An administrative judge with the U.S. Department of the Interior’s Board of Land Appeals rejected a plan to strip 30,000 acres of pinyon-juniper forest and sagebrush from the Skutumpah Terrace area inside Grand Staircase-Escalante National Monument.
The plan was to replace it with non-native grasses preferred by cattle companies after four environmental groups appealed the Bureau of Land Management’s decision to do so last February.
The BLM “failed to consider the cumulative effects of the project on migratory birds,” wrote Judge James K. Jackson in his order signed Monday, Sept. 16, adding the BLM also failed to meet requirements in the National Environmental Policy and Federal Land Policy and Management acts.
He said appellants Southern Utah Wilderness Alliance, the Western Watersheds Project, the Wilderness Society, and Grand Canyon Trust met the burden of demonstrating the BLM’s environmental assessment “failed to consider a substantial environmental question of material significance to the proposed action.”
Here’s what the appellants had to say in emails: “This decision illustrates what should be obvious, which is that destroying native pinyon and juniper forests to plant non-native forage for livestock is bad public policy,” said Kya Marienfeld, wildlands attorney for the Southern Utah Wilderness Alliance. “Unfortunately, the BLM is still proceeding with plans to rip up native vegetation from more than 100,000 acres elsewhere in Grand Staircase-Escalante National Monument, and hundreds of thousands of additional acres throughout Utah and the West. Congress needs to step in and ask why the BLM continues to waste taxpayer money on vegetation removal projects that ignore science and its own land management plans.”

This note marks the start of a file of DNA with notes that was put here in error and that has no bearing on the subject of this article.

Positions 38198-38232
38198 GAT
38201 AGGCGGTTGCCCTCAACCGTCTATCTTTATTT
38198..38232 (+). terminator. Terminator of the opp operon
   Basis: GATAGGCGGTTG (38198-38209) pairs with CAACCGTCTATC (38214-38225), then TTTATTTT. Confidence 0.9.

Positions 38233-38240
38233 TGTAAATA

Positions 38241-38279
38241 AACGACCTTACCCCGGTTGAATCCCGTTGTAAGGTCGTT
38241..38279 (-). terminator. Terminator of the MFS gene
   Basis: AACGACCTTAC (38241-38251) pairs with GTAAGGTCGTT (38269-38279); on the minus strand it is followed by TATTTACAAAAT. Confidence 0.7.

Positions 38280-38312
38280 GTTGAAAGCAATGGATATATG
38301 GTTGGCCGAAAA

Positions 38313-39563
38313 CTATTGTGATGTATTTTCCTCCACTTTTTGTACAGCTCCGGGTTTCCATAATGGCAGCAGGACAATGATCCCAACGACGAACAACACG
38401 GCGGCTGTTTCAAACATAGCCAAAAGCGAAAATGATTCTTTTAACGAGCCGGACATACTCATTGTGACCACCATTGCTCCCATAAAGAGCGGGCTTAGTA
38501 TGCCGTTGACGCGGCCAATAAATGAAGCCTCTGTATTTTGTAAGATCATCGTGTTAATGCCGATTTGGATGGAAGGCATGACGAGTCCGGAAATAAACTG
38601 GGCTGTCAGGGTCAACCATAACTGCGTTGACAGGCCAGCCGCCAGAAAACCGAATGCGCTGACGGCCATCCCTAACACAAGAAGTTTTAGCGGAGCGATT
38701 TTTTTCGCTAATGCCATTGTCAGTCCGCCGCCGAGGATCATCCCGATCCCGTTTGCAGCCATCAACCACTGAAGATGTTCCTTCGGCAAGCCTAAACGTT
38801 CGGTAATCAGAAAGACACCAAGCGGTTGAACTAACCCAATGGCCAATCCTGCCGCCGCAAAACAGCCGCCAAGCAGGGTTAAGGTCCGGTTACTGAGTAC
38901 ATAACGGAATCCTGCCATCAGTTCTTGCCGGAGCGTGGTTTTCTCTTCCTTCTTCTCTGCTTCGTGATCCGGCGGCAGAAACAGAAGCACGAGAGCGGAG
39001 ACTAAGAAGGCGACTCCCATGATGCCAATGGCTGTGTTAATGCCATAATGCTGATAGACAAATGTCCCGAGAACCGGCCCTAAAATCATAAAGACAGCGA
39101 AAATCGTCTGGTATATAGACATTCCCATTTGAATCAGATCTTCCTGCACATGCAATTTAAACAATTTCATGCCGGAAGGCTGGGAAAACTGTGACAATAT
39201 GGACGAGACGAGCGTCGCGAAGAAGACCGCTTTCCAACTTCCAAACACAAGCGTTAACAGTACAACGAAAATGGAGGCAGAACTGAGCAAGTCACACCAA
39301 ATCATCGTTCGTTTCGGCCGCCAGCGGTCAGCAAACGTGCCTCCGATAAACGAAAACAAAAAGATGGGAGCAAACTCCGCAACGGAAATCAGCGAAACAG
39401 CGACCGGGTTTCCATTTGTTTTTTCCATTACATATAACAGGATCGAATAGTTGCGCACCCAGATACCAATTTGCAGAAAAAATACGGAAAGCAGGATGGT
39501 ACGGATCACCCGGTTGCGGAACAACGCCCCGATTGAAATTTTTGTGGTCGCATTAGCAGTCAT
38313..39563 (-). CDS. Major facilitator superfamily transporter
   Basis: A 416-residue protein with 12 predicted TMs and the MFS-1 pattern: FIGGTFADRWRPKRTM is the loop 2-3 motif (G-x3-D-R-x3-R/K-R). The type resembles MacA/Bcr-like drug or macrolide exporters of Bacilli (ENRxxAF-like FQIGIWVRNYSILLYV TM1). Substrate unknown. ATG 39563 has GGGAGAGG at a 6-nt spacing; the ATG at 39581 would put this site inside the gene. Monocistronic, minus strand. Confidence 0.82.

Added Laura Welp of Western Watersheds Project, “Thanks to an enormous amount of effort and tenacity, the old growth pinyon-juniper woodland plants and wildlife on the Skutumpah Terrace are safe for now from BLM chains and bulldozers.” Welp is a former BLM botanist at Grand Staircase-Escalante. “Massive vegetation-removal projects like this one interfere with efforts to restore the native plants and animals we cherish.”
Mary O’Brien, Utah Forests program director for the Grand Canyon Trust said, “The IBLA acknowledged what the BLM did not: destroying native pinyon and juniper trees on over 100,000 acres of land – combined with two additional pinyon and juniper removal projects being planned in Grand Staircase-Escalante National Monument – just might have significant impacts on birds like pinyon jays, which have declined more than 85 percent.”
“The special values of Grand Staircase-Escalante National Monument continue to be under attack by this administration,” said Phil Hanceford, conservation director for the Wilderness Society. “We will continue to fight illegal efforts to gut this area and efforts like this that mismanage the trees, wildlife, fossils and cultural resources that make this place special.”
Monday’s IBLA decision comes on the heels of the BLM’s withdrawal in May of a decision to approve another vegetation removal project on the Tavaputs Plateau in Utah. Conservationists contend that the BLM’s vegetation removal projects on public lands throughout the West lack a scientific basis, and that its vegetation removal program is in dire need of congressional oversight, according to appellants.
Jackson, the administrative judge, found the BLM’s argument that supplanting the pinyon and juniper and sagebrush with non-native grasses would help to add diversity to the steppe.
In his conclusion, which earned the concurrence of Acting Chief Administrative Judge Silvia Riechel Idziorek, Jackson found the environmental groups proved the BLM violated NEPA “because it failed to take a hard look at the project’s cumulative impacts on migratory birds,” but they did not prove the BLM failed to take into account greenhouse gas emissions and other climate change impacts.
SUWA and the other groups, however, did show the BLM erred “in determining that using non-native seed to better compete with invasive species or to add diversity was consistent with the applicable land use plan under the Federal Land Policy and Management Act.” Indeed, they found the non-native seeds were invasive.